Coffee Then and Now

Press cutting (Sunday Times, London?) dated 1960 found in a copy of Aytoun Ellis's book Essence of Beauty. Interesting how the modern Mocha is no longer a food drink...

SIR,–No meals were served in the seventeenth-century coffee-houses. The serving of coffee after dinner was however an established practice before that century ended, although only in the nobility. Richard Hoare, the goldsmith, who had removed from Cheapside to Fleet Street in 1690, made " a plain coffee port " for Lord Derby, to be sent to Knowsley with " six pounds of coffee berries." (The coffee doubtless came from Hoare's neighbor at Temple Bar–Thomas Twinning.)
  By the mid-eighteenth-century, when most of London's 2,000 coffee-houses had closed down or become clubs, taverns, or chop-houses, coffee was served with meals in certain of the inns and eating-houses, particularly in provincial towns like Chester, Exeter, Liverpool, and in Edinburgh and Glasgow.   Anyone who has tasted Mocha coffee as made in the early coffee-houses–" the bitter black drink " (as Pepys called it)–will agree that it was food and drink in one! The only complaints appear to have come from " the trade," jealous of this new and formidable rival, and from the women, who complained that they were neglected by their husbands whose addiction to this " enfeebling " drink made them " as unfruitful as the desert from where that unhappy berry is said to be brought."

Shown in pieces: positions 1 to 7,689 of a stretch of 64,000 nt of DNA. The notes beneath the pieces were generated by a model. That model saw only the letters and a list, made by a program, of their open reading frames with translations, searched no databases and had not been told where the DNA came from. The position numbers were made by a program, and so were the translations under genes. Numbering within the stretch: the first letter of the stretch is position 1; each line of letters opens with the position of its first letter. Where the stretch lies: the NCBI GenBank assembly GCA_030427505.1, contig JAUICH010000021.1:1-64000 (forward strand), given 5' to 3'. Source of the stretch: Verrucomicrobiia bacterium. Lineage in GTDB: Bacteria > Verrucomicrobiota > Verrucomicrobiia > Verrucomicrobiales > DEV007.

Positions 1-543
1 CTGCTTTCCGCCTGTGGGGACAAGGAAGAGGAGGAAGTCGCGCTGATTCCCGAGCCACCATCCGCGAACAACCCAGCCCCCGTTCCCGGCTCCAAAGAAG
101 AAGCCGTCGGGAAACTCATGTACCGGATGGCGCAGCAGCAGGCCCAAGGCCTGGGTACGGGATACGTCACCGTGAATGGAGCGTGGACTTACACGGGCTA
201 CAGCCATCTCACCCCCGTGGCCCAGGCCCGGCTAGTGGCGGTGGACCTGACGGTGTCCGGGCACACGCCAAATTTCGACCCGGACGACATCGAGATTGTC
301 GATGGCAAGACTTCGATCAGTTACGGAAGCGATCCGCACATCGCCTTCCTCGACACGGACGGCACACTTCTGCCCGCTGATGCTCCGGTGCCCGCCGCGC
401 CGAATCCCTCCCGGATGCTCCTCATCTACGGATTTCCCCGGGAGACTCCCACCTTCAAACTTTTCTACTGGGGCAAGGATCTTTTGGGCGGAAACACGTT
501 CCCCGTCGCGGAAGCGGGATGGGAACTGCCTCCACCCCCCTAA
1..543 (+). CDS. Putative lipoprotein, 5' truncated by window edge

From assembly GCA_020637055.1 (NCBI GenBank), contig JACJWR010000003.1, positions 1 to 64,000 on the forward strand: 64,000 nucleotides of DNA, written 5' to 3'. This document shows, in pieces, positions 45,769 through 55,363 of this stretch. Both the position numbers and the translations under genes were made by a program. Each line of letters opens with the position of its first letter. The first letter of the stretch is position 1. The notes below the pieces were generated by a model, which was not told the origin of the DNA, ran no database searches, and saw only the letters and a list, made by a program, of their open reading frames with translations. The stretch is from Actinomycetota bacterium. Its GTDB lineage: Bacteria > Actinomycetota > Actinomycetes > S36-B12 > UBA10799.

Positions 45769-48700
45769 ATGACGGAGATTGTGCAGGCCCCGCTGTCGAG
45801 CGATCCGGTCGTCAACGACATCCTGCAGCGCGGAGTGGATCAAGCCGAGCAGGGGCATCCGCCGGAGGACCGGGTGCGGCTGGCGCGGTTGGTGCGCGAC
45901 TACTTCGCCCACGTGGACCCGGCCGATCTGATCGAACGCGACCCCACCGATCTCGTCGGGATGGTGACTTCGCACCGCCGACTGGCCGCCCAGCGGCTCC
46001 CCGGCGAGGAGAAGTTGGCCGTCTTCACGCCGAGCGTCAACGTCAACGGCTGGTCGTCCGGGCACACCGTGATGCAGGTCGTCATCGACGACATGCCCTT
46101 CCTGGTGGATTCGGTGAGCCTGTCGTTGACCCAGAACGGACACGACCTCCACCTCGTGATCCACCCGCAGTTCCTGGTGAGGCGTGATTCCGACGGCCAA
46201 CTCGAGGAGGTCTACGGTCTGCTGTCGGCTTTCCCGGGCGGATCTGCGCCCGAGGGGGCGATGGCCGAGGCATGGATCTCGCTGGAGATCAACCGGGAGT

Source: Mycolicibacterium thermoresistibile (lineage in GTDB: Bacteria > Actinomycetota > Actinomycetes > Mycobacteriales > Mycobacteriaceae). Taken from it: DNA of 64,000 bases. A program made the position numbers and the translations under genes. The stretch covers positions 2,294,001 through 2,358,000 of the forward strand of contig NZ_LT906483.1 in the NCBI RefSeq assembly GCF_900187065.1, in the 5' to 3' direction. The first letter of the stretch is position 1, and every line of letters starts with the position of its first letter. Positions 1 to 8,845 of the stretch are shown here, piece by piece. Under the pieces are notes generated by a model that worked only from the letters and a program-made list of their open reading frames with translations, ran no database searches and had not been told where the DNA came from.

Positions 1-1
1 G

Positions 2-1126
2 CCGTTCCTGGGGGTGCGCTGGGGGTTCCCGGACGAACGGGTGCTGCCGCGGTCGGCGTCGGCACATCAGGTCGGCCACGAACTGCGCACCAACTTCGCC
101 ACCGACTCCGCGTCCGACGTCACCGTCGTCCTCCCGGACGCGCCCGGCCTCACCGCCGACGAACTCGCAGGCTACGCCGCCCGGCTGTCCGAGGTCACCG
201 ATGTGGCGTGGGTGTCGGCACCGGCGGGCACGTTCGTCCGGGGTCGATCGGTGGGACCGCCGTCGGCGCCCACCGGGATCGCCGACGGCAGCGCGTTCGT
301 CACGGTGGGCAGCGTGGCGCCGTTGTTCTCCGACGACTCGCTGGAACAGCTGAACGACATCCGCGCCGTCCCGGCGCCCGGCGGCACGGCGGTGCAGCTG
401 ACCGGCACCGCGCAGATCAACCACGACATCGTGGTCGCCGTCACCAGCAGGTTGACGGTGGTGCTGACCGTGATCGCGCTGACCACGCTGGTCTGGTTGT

J. A. Aytoun-Ellis     Sussex.

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SIR,–In " The Cook's Oracle " by Dr. Wm. Kitchiner (seventh edition, 1823) you read:-
  Coffee, as drank in England, debilitates the Stomach, and produces a slight nausea. In France and in Italy it is made strong from the best coffee, and is poured out hot and transparent. In England it is usually made from bad coffee, served out tepid and muddy, and drowned in a deluge of water, and sometimes deserves the title given to it in " The Petition against Coffee," 4to, 1674, p. 4, " a base, black, thick, nasty, bitter, stinking Puddle Water." . . . . No coffee will bear drinking with what is called milk in London.
Has the situation changed very much?
                W. H. S. Williams.

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